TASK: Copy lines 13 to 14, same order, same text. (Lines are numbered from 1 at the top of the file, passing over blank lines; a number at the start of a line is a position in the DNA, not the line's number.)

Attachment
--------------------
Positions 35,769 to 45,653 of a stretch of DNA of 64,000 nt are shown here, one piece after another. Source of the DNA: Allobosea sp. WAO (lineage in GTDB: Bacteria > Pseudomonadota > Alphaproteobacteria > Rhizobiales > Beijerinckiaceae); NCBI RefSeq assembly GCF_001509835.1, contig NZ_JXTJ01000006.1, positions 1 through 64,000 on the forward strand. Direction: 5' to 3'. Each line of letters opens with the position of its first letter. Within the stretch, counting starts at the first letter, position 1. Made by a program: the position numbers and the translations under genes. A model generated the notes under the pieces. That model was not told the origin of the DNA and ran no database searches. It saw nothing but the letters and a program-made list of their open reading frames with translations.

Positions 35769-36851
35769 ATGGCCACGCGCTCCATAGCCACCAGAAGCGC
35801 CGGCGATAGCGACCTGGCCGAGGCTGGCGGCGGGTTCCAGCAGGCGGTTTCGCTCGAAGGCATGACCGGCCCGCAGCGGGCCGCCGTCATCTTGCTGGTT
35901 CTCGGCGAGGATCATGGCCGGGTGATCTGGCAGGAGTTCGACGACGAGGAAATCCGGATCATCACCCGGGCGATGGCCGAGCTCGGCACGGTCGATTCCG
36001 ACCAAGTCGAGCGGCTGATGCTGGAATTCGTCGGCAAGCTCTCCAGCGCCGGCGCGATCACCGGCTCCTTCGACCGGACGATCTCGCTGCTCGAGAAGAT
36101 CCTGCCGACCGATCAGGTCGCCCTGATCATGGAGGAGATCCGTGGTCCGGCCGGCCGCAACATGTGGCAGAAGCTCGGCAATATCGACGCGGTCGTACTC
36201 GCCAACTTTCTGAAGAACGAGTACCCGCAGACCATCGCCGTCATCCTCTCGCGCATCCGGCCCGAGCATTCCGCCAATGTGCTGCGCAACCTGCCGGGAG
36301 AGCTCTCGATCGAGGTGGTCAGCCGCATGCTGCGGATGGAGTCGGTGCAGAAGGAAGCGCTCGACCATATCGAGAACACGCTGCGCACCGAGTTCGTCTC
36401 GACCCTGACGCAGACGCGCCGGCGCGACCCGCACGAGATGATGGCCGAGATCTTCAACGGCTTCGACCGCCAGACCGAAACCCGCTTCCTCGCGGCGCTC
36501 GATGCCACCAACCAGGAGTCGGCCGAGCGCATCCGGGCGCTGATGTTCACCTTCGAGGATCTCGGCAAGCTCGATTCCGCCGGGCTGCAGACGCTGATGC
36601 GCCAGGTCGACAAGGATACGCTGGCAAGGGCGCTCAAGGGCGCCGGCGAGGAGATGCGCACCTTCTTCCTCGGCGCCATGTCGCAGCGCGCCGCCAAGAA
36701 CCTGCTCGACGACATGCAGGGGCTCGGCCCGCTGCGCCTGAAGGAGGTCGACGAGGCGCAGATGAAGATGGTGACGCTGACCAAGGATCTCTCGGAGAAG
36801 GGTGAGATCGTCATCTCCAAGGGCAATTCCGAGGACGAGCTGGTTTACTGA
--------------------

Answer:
36701 CCTGCTCGACGACATGCAGGGGCTCGGCCCGCTGCGCCTGAAGGAGGTCGACGAGGCGCAGATGAAGATGGTGACGCTGACCAAGGATCTCTCGGAGAAG
36801 GGTGAGATCGTCATCTCCAAGGGCAATTCCGAGGACGAGCTGGTTTACTGA